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Special Edward

Special Edward

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Special Edward

3/5 (12 valutazioni)
74 pagine
1 ora
Apr 1, 2009


Edward is a classic slacker. He's got better ways to spend his time than toiling over homework, and as long as he gets passing grades he's happy. When his fifty percent average is threatened he has to find a way to pull up his grades without applying himself. Edward discovers that special education students get more time to complete tests, and he thinks he's found the perfect scam. Little does he know that manipulating everyone around him will take more work than he ever imagined.
Apr 1, 2009

Informazioni sull'autore

Eric Walters has written nearly 100 children’s books, which have been translated into 13 languages and won over 125 awards. He was named to the Order of Canada in 2014 for his contribution as an author of literature for children and young adults. Walters also runs The Creation of Hope, a charity providing care for orphans in the Mbooni District of Kenya. Visit him at and on Twitter at @EricRWalters.

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Special Edward - Eric Walters

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chapter one

Nervously I peeked into the class through the door’s little window. Everybody had their heads down, writing a math test. If I had remembered we had a test, I would have worked harder to be on time. Actually, if I’d remembered there was a test, I would have studied. Okay, studied might be the wrong word, an exaggeration, but I would have at least done some review...probably... maybe. Okay, who was I trying to fool? There was at least a fifty-fifty chance I would have blown off the studying even if I knew the test was coming.

I looked at my watch. The period had started twelve minutes ago. I was officially late, at least officially late for math. Some teachers would let ten or fifteen minutes slide. Mr. Mathews did not believe in letting anything slide. Typical.

Math teachers are always more sticky about being punctual than other teachers. Maybe because they work with numbers, they like to show off that they could tell time.

I could tell time, I just didn’t feel any need to be controlled by it. I always thought that I owned the watch; the watch didn’t own me.

My drama teacher, Ms. Collins, was much, much cooler about time. You could roll into her class halfway through and as long as you gave her what she called a good lie, she didn’t worry about it. I loved coming up with stories. Sometimes I was late on purpose so I could tell a story. It was pretty amazing that you could be late and get applause from your teacher.

I didn’t expect Mr. Mathews to cheer, and the longer I stood here, the later I was getting.

I pushed open the door and slipped in. Almost everybody looked up at me. Quiet wasn’t quiet enough in a room where you could hear a pin drop.

Edward, Mr. Mathews said sternly, you’re late.

Are you sure, sir? I was thinking that maybe all of you were just early.

A couple of people laughed. Mr. Mathews wasn’t one of them.

Do you have a late slip? he asked.

Sorry, no, I didn’t think I was that late.

You are and you need one.

Can I get one after? I asked. By the time I get down to the office and back, I’ll have even less time to do the test. I think I really need all the time I can get.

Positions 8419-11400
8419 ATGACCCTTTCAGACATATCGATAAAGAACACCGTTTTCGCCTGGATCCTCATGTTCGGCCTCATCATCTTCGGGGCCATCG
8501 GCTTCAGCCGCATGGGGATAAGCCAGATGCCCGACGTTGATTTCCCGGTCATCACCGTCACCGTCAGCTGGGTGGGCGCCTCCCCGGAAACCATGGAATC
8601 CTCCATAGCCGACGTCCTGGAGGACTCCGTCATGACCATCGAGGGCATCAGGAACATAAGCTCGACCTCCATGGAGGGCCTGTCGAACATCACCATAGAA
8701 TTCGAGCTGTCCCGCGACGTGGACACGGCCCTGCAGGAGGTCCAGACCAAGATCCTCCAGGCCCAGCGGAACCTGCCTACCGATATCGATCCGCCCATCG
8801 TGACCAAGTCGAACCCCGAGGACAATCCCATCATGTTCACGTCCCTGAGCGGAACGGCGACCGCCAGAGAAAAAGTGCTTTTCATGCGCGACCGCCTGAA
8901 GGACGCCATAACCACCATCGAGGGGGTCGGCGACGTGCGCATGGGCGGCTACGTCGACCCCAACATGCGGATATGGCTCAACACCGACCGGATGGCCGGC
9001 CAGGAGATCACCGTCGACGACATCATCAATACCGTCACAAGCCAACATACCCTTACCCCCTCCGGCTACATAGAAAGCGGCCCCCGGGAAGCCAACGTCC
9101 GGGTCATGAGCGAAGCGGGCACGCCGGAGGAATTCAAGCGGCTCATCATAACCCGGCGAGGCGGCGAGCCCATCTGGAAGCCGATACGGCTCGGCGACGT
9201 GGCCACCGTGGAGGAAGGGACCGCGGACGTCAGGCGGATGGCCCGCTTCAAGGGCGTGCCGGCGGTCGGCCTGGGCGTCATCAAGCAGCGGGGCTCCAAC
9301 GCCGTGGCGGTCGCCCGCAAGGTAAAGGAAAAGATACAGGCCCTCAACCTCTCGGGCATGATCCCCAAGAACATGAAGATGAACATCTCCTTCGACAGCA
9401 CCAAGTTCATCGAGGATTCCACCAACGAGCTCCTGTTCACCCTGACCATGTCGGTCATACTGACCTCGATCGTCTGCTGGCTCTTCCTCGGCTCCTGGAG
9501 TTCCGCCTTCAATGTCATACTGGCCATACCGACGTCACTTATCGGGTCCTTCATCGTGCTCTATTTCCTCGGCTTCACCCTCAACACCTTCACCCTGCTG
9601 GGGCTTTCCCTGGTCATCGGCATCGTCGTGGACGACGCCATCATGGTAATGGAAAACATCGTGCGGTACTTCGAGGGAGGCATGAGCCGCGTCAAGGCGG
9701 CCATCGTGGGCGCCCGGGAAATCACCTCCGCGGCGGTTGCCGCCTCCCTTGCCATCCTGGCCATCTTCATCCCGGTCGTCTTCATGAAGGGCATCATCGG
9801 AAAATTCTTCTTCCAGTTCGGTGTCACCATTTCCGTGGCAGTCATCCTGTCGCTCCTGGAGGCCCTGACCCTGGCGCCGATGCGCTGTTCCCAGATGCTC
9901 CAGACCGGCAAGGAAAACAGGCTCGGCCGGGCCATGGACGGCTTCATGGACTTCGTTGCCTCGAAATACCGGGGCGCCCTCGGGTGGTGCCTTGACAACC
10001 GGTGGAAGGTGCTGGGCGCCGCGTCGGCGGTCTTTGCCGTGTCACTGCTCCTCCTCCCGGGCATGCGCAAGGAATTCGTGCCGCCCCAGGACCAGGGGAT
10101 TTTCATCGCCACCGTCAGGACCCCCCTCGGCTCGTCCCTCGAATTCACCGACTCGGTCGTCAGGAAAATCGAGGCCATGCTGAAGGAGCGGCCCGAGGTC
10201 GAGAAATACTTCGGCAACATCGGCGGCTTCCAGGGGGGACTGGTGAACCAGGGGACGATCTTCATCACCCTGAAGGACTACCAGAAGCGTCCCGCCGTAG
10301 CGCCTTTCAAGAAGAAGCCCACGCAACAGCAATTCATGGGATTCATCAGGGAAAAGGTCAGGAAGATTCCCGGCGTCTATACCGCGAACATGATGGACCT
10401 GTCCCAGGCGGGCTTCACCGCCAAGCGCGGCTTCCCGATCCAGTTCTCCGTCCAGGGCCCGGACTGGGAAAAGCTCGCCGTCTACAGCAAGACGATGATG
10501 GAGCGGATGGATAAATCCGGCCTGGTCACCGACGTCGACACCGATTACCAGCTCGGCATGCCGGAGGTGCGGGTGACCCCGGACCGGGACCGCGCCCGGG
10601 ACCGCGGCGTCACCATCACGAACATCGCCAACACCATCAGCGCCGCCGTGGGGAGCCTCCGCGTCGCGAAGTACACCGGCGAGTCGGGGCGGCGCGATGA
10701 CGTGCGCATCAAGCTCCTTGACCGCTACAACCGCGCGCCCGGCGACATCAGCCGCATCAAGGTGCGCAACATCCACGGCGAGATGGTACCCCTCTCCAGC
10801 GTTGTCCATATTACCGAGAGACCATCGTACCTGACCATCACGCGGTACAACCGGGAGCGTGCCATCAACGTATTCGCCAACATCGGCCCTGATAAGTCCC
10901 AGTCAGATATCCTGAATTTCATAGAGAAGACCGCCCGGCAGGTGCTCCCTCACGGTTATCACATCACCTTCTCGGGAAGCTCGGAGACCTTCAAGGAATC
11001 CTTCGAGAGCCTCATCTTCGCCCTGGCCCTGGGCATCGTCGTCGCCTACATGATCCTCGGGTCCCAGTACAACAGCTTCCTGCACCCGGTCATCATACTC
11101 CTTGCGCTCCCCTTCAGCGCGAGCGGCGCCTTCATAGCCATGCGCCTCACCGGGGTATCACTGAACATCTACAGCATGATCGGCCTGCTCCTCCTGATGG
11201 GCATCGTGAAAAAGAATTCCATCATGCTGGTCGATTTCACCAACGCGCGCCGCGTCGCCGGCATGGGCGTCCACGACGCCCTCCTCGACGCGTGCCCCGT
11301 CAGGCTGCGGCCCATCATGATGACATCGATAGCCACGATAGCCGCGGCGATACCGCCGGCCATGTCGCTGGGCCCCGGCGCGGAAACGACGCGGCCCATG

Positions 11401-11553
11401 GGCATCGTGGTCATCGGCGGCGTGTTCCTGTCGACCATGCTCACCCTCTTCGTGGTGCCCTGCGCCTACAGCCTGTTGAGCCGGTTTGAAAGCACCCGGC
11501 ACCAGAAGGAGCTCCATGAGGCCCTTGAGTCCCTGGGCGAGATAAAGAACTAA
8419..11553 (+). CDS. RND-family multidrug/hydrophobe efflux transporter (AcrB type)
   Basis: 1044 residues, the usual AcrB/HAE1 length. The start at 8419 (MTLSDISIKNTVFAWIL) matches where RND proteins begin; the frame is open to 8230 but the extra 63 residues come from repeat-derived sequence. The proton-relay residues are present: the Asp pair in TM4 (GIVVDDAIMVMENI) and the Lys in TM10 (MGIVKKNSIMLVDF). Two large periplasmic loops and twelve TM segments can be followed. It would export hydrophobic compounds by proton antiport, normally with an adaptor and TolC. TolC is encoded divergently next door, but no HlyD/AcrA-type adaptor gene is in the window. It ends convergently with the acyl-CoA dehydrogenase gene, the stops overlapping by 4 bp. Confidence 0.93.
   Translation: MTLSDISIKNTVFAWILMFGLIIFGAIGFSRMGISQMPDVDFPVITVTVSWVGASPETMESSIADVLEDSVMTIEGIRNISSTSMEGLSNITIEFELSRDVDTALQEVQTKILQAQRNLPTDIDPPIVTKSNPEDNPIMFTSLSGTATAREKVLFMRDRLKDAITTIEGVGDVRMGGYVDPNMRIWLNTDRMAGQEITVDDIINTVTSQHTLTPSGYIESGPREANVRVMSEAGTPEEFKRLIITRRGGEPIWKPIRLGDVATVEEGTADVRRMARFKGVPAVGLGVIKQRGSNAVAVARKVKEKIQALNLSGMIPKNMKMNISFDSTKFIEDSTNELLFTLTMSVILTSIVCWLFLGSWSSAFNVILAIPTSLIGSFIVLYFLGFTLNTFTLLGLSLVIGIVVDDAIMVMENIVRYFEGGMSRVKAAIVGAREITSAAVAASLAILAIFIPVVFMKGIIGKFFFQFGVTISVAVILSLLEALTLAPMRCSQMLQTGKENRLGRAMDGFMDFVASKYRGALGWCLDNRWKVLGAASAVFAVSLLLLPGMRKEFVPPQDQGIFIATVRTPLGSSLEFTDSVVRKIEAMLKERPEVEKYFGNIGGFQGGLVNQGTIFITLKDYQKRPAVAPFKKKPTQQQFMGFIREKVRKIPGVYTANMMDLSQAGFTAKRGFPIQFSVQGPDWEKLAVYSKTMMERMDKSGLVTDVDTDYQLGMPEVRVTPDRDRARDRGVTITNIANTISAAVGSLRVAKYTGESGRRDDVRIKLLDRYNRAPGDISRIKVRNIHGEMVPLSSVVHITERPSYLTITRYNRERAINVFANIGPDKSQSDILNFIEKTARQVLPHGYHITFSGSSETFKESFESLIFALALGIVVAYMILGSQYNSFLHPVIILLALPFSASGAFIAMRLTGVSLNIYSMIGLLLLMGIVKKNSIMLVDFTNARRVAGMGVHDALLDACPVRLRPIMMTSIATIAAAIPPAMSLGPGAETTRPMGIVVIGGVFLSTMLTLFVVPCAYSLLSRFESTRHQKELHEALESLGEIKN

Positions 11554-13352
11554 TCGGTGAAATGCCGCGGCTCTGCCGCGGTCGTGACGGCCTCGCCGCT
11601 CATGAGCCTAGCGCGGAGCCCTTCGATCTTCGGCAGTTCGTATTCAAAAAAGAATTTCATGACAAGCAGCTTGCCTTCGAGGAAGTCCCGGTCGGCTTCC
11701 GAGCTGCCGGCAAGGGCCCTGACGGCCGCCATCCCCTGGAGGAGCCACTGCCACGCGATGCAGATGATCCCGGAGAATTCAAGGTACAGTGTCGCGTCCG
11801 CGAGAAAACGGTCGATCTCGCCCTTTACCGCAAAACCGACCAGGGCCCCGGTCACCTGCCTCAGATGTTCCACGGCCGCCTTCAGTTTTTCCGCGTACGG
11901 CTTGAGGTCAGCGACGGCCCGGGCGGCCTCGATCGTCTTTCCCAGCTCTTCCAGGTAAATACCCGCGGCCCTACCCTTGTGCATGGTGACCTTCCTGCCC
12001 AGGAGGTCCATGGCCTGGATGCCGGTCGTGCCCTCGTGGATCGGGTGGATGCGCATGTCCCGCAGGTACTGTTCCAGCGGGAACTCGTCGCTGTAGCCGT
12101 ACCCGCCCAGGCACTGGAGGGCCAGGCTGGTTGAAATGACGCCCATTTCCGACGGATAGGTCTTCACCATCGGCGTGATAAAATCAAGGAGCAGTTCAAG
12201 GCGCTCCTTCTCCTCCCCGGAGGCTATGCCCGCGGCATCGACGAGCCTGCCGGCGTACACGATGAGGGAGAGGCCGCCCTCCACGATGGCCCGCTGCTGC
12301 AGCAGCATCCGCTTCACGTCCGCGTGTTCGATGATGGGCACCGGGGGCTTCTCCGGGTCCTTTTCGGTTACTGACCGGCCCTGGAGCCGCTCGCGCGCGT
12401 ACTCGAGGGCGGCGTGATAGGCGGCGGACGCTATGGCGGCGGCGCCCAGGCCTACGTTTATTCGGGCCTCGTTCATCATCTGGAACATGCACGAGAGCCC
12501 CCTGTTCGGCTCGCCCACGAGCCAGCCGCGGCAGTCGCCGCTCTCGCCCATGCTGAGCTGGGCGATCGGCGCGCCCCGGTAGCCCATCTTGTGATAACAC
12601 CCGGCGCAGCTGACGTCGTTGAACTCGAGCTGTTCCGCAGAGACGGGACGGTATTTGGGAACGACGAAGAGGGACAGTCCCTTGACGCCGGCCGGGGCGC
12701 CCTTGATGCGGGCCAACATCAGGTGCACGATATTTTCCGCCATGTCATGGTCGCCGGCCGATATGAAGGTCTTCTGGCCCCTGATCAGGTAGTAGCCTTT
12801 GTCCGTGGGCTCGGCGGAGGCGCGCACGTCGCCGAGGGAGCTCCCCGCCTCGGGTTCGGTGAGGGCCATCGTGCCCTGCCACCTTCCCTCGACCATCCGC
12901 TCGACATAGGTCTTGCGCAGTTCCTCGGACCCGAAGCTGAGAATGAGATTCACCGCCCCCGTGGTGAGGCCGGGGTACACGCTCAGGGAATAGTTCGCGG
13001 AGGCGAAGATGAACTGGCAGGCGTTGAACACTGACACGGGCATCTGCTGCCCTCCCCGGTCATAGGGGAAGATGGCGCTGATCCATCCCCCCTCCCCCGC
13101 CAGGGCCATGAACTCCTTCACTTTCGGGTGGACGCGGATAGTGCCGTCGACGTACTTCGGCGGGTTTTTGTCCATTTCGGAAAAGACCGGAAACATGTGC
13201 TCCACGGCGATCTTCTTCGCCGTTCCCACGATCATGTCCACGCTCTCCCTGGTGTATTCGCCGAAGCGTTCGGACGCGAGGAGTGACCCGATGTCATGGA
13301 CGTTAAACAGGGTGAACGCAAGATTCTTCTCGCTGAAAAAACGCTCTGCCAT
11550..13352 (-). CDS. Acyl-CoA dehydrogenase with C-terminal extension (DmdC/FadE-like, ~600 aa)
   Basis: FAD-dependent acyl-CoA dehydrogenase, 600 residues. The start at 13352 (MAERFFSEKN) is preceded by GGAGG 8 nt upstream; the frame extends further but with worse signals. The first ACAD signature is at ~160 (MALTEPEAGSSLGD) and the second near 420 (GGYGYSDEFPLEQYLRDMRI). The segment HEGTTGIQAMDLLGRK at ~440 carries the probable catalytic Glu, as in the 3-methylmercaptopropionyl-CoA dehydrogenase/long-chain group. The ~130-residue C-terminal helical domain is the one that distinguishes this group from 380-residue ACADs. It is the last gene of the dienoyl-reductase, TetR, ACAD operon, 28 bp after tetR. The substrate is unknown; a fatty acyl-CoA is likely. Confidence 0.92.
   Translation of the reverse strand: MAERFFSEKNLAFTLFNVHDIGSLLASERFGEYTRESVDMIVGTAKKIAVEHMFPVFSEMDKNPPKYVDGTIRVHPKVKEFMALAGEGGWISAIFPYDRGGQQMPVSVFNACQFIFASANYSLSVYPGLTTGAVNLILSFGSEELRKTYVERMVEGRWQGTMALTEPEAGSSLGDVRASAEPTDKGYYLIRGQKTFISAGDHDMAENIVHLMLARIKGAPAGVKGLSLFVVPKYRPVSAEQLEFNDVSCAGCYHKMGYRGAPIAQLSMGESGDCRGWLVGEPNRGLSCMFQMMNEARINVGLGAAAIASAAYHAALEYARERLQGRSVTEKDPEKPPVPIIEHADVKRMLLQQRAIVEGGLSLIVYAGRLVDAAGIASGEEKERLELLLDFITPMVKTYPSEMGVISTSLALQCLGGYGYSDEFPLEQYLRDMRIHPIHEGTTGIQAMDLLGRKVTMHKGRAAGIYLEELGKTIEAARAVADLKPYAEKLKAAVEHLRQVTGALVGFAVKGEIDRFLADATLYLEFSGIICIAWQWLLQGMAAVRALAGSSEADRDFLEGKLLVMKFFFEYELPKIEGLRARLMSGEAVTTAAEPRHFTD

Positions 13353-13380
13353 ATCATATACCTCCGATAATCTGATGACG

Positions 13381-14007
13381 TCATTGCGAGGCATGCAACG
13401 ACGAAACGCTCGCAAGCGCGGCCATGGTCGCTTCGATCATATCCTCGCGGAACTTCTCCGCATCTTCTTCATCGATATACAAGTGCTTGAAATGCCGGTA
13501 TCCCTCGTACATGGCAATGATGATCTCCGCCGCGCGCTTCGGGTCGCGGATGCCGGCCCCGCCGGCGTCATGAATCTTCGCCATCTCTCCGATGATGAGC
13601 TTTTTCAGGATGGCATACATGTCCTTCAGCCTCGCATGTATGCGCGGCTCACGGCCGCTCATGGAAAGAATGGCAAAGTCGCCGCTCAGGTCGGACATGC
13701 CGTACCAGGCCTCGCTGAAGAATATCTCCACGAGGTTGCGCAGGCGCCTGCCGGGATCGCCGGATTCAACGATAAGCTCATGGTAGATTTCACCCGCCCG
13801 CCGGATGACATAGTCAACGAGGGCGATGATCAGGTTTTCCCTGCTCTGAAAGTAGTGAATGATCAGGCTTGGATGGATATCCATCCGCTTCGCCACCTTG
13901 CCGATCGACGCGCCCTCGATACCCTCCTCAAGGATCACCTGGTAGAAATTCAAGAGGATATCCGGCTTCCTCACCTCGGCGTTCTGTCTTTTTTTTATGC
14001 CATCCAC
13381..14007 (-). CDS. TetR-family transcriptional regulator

That logic is hard to argue with.

So I can go later?

He held out a test.

I took the test and shuffled over to the empty desk in the back corner—my usual spot beside my friend Cody. He glanced up and gave me a little nod as I settled into my seat.

I started to look at the test. The first page was all algebra—the show-your-work sort that I hated. Wasn’t it hard enough to get the right answer without having to show how you did it? It eliminated the element of luck, and I depended heavily on that element.

I flipped to the second page. It was all multiple-choice questions. I loved multiple-choice. Usually one or two of the answers were obviously wrong. That meant that there was often a fifty-percent chance of success, and fifty percent was the mark I aimed for.

I turned to the third page. Word problems. That was just plain mean. This was math not English. If it was English, at least I’d have a chance to bluff my way through it. In math there was no bluff, no bull, just right and wrong—and wrong was most often the winning side.

Well, there was no point in complaining. I had to get started. I dug into my bag and rummaged around for a pencil. I searched the different compartments. No pencil. No pen. Not even a crayon. I looked around the room.

Sitting on the other side of Cody was Simon. He had a pencil that he was using to write the test. There were two others on the corner of his desk, along with a ruler and a perfect never-been-used eraser. I guess Simon never made a mistake, and he didn’t need to use his eraser. Simon was smart but not annoying about it. He was okay.

I stuck up my hand. Mr. Mathews, I don’t seem to have a pencil.

He let out a big sigh. Why am I not surprised, Edward?

Mr. Mathews was one of the only people in the world to call me Edward, him and one of my great-aunts. And my mother when she was mad at me—Edward Philip Wilson, she’d say. That was a guarantee I was in trouble. Whenever she called me that, I just started apologizing. It was faster and easier. Everybody else in the

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  • (4/5)

    1 persona l'ha trovata utile

    Okay, this was a little bit too let's-teach-the-reader-a-lesson for my taste, but I can totally see something like this happening in real life, and Edward was a charming little rascal. It's also quite age-appropriate for middle schoolers, which I think is the demographic Orca Currents books are supposed to target.

    1 persona l'ha trovata utile